Blood is diverted away from other organs into the VGM; this results in failure of these organs, such as the heart. It is also difficult for the veins to do their job of soaking up and circulating water from the brain and so fluid may collect within the brain (see entry hydrocephalus). There is also a risk of bleeding from the abnormal vessels, although this is relatively low.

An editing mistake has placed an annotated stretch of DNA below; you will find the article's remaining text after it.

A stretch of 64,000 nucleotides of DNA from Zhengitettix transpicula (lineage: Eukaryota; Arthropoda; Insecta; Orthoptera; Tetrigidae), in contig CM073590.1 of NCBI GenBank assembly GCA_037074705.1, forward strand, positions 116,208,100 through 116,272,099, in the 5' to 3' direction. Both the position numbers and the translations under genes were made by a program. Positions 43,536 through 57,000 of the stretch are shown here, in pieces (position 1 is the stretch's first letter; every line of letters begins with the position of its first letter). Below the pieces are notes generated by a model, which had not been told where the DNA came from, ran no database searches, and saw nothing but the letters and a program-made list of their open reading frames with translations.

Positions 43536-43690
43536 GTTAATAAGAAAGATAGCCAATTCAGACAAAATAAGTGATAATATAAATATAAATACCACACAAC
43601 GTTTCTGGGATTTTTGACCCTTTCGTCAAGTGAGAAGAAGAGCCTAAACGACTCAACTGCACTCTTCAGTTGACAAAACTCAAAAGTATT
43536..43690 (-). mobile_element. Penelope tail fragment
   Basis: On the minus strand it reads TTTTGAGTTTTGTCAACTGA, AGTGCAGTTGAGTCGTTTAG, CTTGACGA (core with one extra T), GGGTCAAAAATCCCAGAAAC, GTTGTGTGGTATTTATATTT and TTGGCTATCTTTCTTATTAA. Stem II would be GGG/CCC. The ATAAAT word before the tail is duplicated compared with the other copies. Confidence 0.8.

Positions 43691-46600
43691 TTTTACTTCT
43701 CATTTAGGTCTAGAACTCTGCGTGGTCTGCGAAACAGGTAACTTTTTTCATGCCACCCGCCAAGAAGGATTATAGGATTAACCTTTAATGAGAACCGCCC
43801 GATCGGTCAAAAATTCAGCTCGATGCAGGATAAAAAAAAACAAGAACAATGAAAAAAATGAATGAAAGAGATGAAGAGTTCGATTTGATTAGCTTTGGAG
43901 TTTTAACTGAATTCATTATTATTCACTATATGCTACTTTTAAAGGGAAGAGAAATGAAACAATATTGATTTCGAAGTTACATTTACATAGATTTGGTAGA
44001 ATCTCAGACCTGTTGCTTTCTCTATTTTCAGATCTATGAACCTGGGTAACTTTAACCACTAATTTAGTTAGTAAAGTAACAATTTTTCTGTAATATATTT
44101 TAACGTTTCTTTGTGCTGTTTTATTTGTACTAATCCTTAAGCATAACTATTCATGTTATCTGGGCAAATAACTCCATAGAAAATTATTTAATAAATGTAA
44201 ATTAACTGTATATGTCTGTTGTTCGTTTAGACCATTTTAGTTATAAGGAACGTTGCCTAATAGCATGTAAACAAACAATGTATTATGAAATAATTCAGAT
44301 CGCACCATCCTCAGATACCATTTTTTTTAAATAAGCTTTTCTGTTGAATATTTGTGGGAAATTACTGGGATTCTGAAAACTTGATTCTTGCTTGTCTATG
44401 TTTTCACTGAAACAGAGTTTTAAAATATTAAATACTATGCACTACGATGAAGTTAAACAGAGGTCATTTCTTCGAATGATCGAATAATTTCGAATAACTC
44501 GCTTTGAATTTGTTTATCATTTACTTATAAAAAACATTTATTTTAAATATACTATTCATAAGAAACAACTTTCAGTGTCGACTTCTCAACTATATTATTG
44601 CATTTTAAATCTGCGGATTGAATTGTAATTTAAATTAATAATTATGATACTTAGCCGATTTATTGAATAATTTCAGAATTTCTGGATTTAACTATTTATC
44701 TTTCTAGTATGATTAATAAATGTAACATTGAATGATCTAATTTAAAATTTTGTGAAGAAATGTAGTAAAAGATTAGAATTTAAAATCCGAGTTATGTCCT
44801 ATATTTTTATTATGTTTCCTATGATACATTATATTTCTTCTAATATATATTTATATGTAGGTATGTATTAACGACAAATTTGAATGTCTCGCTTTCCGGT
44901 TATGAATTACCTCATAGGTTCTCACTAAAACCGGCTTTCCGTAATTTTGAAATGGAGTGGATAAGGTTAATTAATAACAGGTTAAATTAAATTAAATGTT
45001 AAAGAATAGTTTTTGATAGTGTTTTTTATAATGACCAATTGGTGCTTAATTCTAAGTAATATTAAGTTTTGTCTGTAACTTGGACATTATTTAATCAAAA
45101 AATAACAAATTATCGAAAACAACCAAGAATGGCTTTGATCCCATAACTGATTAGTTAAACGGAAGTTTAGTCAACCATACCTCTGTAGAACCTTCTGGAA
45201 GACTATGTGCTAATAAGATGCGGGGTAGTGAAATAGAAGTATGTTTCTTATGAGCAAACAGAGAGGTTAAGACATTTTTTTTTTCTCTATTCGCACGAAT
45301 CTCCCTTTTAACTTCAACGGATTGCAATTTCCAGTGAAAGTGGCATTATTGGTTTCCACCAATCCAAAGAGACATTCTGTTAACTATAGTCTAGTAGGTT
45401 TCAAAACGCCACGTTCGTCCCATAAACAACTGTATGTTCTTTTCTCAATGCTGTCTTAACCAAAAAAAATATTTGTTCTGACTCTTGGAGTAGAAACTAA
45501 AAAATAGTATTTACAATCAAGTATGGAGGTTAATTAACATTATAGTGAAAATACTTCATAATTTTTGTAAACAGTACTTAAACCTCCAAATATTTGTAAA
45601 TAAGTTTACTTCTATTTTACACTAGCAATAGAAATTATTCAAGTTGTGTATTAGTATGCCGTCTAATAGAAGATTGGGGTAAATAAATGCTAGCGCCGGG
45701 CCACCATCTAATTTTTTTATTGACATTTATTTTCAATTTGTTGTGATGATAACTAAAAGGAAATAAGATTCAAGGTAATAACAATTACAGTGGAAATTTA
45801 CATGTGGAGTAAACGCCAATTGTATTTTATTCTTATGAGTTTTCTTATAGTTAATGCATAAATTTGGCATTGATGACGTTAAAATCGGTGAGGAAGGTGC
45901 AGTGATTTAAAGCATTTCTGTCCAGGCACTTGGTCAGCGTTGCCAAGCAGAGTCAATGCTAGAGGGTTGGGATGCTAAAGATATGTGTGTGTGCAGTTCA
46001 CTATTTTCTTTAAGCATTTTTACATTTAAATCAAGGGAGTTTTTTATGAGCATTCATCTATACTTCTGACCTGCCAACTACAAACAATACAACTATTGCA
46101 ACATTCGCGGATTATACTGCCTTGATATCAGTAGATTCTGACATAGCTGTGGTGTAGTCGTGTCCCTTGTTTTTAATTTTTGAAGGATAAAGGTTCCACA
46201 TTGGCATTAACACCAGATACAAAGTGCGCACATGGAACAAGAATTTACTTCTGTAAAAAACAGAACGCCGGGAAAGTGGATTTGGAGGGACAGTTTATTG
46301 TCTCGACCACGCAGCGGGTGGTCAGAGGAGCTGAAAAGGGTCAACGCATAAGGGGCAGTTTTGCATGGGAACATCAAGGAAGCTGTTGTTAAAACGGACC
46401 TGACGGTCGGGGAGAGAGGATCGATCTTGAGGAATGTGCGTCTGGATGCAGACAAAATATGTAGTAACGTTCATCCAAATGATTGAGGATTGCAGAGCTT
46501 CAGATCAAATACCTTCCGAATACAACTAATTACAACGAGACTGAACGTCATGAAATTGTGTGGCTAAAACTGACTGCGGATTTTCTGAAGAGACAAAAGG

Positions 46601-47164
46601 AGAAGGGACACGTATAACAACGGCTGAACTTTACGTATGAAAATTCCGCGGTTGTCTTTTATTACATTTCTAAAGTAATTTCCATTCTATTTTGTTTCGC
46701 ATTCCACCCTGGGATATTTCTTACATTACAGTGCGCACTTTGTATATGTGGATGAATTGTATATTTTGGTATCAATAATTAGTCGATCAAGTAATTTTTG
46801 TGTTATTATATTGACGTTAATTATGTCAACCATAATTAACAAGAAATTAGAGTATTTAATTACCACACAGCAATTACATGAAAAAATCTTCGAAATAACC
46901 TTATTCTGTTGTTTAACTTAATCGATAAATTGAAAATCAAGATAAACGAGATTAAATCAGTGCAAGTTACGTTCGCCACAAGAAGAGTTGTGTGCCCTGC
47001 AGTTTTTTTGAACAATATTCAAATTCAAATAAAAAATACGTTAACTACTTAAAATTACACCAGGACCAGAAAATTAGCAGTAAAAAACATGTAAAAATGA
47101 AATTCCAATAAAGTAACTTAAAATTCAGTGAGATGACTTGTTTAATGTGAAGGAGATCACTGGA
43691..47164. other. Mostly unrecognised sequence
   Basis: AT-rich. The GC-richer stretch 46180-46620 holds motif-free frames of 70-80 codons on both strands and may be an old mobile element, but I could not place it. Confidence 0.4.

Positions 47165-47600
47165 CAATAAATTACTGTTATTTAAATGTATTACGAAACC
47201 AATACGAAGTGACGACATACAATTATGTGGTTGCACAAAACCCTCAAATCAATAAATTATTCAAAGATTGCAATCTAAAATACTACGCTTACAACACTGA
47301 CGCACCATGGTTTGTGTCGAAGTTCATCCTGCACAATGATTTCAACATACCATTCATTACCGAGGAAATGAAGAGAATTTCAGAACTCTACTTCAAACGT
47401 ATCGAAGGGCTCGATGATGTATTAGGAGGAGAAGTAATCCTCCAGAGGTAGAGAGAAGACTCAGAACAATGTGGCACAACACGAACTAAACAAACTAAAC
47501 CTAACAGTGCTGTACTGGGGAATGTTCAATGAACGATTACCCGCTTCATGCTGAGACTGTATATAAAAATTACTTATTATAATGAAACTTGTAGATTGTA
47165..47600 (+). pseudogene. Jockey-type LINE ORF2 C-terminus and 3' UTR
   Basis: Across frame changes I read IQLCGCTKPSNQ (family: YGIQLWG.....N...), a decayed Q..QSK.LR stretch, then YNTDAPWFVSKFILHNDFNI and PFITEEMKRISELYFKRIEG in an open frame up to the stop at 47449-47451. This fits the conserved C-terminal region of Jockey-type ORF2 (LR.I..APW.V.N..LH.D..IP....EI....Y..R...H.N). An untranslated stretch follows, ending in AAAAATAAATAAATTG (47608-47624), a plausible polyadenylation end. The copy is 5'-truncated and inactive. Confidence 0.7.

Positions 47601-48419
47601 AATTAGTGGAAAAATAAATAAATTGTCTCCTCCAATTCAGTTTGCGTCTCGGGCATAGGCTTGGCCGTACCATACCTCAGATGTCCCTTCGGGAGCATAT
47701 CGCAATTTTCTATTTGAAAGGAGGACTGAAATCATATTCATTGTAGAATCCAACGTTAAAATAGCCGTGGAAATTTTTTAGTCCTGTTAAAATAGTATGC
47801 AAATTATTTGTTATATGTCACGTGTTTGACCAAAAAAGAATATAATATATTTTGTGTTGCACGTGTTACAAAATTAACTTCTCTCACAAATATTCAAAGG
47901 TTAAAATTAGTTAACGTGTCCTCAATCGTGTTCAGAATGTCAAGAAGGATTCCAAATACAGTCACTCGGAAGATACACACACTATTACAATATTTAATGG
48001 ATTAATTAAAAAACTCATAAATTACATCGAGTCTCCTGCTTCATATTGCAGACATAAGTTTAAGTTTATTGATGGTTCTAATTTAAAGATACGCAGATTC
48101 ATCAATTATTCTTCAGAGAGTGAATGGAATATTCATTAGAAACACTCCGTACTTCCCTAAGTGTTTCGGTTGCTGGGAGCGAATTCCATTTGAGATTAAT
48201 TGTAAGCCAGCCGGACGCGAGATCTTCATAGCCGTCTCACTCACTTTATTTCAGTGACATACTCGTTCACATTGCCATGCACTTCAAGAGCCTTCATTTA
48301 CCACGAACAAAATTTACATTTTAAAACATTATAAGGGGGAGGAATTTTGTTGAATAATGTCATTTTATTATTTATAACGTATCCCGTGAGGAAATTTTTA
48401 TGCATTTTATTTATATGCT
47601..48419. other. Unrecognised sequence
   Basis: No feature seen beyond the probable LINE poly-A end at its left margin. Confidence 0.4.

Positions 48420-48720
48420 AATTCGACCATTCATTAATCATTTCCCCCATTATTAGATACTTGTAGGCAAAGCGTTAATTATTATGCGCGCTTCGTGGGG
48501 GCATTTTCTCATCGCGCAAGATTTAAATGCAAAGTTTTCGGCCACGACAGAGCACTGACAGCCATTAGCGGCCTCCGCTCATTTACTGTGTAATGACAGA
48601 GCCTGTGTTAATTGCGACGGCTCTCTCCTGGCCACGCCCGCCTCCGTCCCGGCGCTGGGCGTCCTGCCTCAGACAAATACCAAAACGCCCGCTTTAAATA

The symptoms of VGM will vary between individuals, although some patterns are recognised:
- neonatal (after birth) presentation: some babies present with heart failure in the early days of life (see above)
- infants may have difficulties in reaching developmental milestones, or may have a large head size (due to increased water in the brain)
- older children may have seizures, developmental difficulties or a large head size.